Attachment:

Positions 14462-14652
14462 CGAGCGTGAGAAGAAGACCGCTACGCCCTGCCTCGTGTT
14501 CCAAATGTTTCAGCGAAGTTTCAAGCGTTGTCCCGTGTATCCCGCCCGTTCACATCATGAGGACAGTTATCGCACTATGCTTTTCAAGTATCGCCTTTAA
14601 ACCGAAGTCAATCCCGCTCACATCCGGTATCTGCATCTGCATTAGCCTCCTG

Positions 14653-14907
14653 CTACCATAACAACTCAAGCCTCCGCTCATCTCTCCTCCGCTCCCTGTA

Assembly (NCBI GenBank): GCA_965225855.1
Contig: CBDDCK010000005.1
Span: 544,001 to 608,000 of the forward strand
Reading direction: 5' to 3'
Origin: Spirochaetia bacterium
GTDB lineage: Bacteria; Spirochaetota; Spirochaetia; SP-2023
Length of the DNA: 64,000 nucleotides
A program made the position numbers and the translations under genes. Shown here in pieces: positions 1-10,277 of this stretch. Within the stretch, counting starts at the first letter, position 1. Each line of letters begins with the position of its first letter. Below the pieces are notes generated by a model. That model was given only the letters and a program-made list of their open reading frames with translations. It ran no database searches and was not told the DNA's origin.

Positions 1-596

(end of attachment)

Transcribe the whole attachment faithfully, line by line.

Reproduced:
Positions 14462-14652
14462 CGAGCGTGAGAAGAAGACCGCTACGCCCTGCCTCGTGTT
14501 CCAAATGTTTCAGCGAAGTTTCAAGCGTTGTCCCGTGTATCCCGCCCGTTCACATCATGAGGACAGTTATCGCACTATGCTTTTCAAGTATCGCCTTTAA
14601 ACCGAAGTCAATCCCGCTCACATCCGGTATCTGCATCTGCATTAGCCTCCTG

Positions 14653-14907
14653 CTACCATAACAACTCAAGCCTCCGCTCATCTCTCCTCCGCTCCCTGTA

Assembly (NCBI GenBank): GCA_965225855.1
Contig: CBDDCK010000005.1
Span: 544,001 to 608,000 of the forward strand
Reading direction: 5' to 3'
Origin: Spirochaetia bacterium
GTDB lineage: Bacteria; Spirochaetota; Spirochaetia; SP-2023
Length of the DNA: 64,000 nucleotides
A program made the position numbers and the translations under genes. Shown here in pieces: positions 1-10,277 of this stretch. Within the stretch, counting starts at the first letter, position 1. Each line of letters begins with the position of its first letter. Below the pieces are notes generated by a model. That model was given only the letters and a program-made list of their open reading frames with translations. It ran no database searches and was not told the DNA's origin.

Positions 1-596